Barack Obama does not want this election to be about Barack Obama.
If it is a referendum on him, Obama knows that he loses. Instead, he needs to make it a “choice” election between him, the guy who will take the country forward, and Mitt Romney, the businessman who will leave the poor behind.
That’s why Obama and his team are waging a brutal character war against Romney. So far, they have suggested Romney committed at least one felony, evaded income taxes for years and single-handedly caused a woman’s death through a layoff ordered by Romney’s venture-capital firm.
The blatantly false “death ad” was aired last week by an Obama-supporting political action committee run by his former deputy press secretary. The White House denied any knowledge of Joe Soptic, the man in the ad who accuses Romney of causing his wife’s death.
The problem with the White House denial is that, a few weeks earlier, Soptic was the centerpiece of one of Obama’s own campaign conference calls.
In addition, Romney had been gone from Bain Capital for six years and had nearly completed his term as Massachusetts governor when Soptic’s wife died. And she had her own health insurance for years after her husband’s layoff.
Although everything in the ad has been proven to be a flat-out lie, Obama has not disavowed it.
And for Obama, that’s OK. The bright-eyed candidate who once promised a better way in politics has coarsened.
He is delighted when the press focuses on whatever bright, shiny object is thrown out for it to chase, because that beats his reality — the economy sagging despite bailouts, stimulus infusions, cash for clunkers, cash for first-time homebuyers, a “summer of recovery” and a health-care act that was supposed to improve the country’s economic condition.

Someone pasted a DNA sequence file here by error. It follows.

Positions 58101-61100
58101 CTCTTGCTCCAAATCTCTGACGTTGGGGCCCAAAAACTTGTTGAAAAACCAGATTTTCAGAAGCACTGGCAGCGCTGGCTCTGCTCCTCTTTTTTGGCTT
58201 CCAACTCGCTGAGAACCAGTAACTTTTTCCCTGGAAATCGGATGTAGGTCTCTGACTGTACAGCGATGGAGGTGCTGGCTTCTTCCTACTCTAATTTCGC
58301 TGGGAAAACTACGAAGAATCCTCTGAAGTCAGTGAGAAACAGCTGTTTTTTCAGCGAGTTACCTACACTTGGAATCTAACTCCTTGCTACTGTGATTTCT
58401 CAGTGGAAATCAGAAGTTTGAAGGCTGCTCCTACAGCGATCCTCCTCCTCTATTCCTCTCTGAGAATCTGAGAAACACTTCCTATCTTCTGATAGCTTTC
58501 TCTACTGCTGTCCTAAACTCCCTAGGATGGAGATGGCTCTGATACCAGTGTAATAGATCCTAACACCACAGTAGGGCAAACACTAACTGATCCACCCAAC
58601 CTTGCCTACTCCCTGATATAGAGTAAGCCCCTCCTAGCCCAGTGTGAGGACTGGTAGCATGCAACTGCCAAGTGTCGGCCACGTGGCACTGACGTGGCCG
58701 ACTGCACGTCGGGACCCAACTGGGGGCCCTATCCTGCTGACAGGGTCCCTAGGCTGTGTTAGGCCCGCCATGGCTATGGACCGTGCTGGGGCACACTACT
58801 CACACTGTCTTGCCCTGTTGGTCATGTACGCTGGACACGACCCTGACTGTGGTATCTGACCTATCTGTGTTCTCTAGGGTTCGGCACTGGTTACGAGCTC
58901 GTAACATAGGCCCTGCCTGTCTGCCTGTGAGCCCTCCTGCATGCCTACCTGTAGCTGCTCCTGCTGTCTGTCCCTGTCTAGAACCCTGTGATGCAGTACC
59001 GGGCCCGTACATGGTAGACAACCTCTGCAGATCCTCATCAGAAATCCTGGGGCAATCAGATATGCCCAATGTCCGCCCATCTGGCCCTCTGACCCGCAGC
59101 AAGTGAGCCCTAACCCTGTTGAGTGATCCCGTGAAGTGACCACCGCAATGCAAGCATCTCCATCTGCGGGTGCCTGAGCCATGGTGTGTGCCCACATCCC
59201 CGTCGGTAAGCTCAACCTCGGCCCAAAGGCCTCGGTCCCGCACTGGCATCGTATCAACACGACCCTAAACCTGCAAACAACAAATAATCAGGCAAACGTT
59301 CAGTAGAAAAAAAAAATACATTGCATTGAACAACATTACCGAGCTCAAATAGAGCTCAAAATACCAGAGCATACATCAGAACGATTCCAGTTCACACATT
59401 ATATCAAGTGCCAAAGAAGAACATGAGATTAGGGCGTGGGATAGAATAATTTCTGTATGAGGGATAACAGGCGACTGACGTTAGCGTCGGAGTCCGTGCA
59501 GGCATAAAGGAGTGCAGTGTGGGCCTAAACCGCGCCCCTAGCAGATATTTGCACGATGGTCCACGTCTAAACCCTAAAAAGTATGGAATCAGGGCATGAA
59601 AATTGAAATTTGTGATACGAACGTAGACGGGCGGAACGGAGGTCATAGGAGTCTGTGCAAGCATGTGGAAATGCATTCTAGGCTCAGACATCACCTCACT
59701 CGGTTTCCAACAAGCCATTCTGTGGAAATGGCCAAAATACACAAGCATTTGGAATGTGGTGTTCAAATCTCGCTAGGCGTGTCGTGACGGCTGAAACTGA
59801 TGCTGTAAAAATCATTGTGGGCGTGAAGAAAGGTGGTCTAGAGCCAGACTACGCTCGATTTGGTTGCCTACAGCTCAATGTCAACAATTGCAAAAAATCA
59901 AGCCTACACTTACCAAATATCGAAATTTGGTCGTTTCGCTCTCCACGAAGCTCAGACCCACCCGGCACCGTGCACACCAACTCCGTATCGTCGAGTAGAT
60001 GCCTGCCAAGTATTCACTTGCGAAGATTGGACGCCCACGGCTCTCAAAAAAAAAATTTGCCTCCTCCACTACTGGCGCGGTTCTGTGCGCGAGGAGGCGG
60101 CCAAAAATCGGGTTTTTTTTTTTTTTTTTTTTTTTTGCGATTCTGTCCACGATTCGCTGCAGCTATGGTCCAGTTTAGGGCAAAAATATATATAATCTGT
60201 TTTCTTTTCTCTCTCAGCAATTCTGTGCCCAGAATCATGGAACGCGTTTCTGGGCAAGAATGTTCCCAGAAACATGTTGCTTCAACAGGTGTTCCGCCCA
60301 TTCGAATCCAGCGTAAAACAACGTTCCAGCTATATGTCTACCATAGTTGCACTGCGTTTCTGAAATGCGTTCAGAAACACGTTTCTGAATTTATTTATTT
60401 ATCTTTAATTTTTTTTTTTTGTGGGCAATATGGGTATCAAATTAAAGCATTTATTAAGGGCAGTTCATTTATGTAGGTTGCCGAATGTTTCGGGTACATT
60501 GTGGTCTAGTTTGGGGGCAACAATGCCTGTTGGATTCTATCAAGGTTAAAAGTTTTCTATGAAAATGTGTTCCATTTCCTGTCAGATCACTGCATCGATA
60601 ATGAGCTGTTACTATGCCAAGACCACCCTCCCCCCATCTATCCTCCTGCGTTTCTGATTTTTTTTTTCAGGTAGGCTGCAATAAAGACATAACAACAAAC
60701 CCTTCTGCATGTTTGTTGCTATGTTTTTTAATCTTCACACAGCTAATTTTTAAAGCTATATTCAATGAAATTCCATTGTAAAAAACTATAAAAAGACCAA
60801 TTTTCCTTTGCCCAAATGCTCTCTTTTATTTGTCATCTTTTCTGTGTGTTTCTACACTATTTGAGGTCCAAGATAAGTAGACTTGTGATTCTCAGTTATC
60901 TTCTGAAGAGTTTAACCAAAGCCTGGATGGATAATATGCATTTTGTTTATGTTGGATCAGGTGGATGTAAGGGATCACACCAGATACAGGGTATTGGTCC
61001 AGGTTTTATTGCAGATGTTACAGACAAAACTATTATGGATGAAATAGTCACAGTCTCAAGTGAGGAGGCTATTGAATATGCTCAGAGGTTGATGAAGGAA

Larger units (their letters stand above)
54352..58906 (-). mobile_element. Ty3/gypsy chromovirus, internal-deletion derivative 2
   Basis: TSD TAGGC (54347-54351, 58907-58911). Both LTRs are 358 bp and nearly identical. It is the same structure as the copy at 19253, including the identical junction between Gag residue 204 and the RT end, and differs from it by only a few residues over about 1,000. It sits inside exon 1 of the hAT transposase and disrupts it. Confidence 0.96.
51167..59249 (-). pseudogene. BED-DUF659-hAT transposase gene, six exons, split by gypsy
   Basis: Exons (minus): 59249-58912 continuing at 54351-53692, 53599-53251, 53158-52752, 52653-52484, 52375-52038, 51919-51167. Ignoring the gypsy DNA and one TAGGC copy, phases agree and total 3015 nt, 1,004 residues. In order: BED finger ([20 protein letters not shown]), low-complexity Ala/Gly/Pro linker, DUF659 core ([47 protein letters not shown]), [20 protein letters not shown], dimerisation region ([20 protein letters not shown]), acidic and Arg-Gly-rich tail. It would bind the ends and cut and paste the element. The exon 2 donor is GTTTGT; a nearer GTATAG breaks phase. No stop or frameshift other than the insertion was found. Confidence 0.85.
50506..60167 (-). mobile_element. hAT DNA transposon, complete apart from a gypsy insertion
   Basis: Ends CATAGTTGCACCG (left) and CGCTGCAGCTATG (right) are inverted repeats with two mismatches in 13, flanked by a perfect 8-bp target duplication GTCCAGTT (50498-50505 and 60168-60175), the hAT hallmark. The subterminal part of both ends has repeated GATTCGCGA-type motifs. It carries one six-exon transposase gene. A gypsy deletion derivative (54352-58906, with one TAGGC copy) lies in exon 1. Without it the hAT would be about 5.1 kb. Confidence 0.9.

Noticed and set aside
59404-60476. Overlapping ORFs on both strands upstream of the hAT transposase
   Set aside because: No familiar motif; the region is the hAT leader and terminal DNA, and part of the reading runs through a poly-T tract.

Distorting the truth, then gingerly walking around it, is a much better exercise for the president than having daily news reports on the economy.
There is no disputing the facts: The labor market is struggling, manufacturing is down for the second month in a row and job growth is sickly, resulting in unemployment climbing to 8.3 percent. In addition, rising grocery prices because of this summer’s drought are likely to result in consumers spending much less and in companies hiring far fewer workers.
You might be tempted to argue that the recession was better than the recovery under Obama — something he does not want to be judged on. So his class-warfare campaign continues.
The argument that Romney must make, from the Republicans’ convention, through his campaign-trail stump speeches and the presidential debates, is that this country should evaluate the president on his economic record.
Politics can be confusing because it often resembles an argument about what the argument is about, according to Baylor University political science professor Curt Nichols, “which is exactly what the president is trying to create.”
Americans usually judge presidents based on policy success — but sometimes can be persuaded to vote based on what priorities a president champions.
Obama, however, faces a predicament because he is championing the dismantling of an American businessman and class warfare, not his own priorities.
It is difficult to judge how Americans really feel about the president’s record so far. Most polling shows a flat-out tie between the two candidates, although Gallup picked up an Obama-voter exodus last week.
Gallup’s survey showed 9 percent of 2008 Obama voters have switched to supporting Romney this year, an above-average shift in vote choice. Political independents (18 percent), moderates (16 percent), Eastern residents (15 percent), those with a high school education or less (15 percent) and unmarried men (15 percent) made up that demographic shift.
Still, the race is close and will remain close. The only thing that could break it wide-open for Romney is if he can effectively make the case that the 2012 election should be a referendum on Barack Obama.
“If Romney pulls that off, and he is completely capable of doing that, this race goes from close to landslide,” says one respected Pennsylvania Democrat, a former elected official who also admits he is glad to “not be part of the game” this year.